The Agdal Gardens (or Aguedal Gardens) are gardens, of about 400 hectares (4.0 km2; 1.5 sq mi) of surface, to the south of Dar El Makhzen, the Royal Palace, and the medina in Marrakech, Morocco. Their name derives from the Berber language for "walled meadow". Extending for some 3 kilometres (1.9 mi), the gardens include groves of orange, lemon, fig, apricot and pomegranate trees in rectangular plots, linked by olive-lined walkways.
The gardens are irrigated using a number of pools and ditches. A network of underground channels and ditches, known as khettera, bring water down from the High Atlas mountains many kilometres away, via Aghmat in the Ourika Valley to the south.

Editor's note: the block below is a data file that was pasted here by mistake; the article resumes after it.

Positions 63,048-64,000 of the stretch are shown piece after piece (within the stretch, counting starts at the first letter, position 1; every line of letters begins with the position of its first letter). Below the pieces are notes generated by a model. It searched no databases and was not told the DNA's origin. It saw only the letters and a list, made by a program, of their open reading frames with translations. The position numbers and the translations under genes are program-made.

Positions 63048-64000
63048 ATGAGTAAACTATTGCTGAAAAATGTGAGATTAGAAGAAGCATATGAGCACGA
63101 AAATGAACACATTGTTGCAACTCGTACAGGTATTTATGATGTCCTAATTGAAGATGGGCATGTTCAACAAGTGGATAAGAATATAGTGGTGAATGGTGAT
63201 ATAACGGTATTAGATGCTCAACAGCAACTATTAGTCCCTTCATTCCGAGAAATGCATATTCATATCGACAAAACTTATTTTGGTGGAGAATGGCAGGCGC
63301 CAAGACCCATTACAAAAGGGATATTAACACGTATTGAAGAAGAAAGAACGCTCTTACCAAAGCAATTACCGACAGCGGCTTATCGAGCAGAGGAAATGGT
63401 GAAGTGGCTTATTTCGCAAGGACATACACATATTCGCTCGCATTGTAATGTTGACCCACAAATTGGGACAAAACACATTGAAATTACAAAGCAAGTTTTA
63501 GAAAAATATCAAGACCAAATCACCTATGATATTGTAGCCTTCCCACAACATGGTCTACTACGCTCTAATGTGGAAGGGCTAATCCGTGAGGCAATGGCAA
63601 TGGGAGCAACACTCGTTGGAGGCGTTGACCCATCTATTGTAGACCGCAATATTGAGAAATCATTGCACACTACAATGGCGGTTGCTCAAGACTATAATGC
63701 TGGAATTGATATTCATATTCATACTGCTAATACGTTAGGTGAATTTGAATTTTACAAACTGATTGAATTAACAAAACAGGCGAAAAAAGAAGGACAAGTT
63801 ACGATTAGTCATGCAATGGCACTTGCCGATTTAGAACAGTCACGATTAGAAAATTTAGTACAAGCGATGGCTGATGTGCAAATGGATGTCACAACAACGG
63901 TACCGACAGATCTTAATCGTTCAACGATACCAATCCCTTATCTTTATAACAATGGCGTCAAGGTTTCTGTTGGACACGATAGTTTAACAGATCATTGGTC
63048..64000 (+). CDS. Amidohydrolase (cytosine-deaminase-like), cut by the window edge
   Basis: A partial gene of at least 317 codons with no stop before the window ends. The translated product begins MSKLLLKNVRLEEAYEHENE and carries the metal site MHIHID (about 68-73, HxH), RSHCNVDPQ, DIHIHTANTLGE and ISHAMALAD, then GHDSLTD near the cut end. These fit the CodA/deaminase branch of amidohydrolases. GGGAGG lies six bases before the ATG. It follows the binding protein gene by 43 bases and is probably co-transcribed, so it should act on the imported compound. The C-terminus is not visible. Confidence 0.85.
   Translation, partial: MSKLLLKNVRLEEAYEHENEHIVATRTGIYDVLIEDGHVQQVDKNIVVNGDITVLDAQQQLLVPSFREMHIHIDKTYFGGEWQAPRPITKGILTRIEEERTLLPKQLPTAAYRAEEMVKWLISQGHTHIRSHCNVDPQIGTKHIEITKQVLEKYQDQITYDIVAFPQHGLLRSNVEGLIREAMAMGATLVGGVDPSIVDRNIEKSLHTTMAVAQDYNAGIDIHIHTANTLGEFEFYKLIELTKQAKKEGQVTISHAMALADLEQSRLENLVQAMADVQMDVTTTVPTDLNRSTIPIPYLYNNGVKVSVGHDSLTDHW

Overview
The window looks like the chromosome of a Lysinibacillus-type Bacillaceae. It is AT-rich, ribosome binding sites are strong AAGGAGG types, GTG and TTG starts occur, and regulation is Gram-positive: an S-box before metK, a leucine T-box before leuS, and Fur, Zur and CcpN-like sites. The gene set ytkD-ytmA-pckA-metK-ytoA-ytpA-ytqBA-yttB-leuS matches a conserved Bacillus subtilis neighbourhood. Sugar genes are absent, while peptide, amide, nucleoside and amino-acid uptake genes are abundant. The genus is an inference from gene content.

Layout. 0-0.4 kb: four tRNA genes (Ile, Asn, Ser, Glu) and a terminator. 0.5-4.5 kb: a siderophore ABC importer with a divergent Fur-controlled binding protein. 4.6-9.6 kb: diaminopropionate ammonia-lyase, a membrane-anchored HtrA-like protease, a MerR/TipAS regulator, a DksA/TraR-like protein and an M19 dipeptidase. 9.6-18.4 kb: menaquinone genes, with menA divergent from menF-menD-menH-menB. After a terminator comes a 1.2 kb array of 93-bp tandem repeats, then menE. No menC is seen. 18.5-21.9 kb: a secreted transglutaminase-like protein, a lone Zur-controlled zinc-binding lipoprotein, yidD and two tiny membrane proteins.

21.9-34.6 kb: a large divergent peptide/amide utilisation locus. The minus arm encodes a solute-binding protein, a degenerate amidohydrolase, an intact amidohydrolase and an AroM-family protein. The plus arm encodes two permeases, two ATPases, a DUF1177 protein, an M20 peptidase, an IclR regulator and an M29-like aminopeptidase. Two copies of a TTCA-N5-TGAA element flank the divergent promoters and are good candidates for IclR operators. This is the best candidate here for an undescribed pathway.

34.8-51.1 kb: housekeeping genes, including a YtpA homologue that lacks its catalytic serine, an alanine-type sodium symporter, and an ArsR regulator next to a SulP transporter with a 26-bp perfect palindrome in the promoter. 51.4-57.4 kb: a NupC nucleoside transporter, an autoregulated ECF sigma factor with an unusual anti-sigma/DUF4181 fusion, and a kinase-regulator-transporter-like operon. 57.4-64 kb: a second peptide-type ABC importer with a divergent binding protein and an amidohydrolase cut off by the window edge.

The Dar El Hana, a small pavilion or minzah, stands beside the largest pool, the Sahraj el-Hana (Tank of Health), which was used to train troops to swim. Sultan Mohammed IV died in the pool when his steam launch capsized there in 1873. His successor, Sultan Moulay Hassan, housed his harem in another pavilion in the gardens, the Dar al Baida.
- The Rough Guide to Morocco, p.370.
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- Page at gardenvisit.com
- Footprint travel guides (text from Footprint Marrakech & the High Atlas Handbook: The Travel Guide, p. 102, Published by Footprint Travel Guides, 2001, ISBN 1-903471-12-5)
- Travelingo.org (text from The Rough Guide to Morocco, p. 370, Published by Rough Guides, 2001, ISBN 1-85828-601-8)
- UNESCO listing
- Richard Covington, The art and science of water, 2006, Saudi Aramco World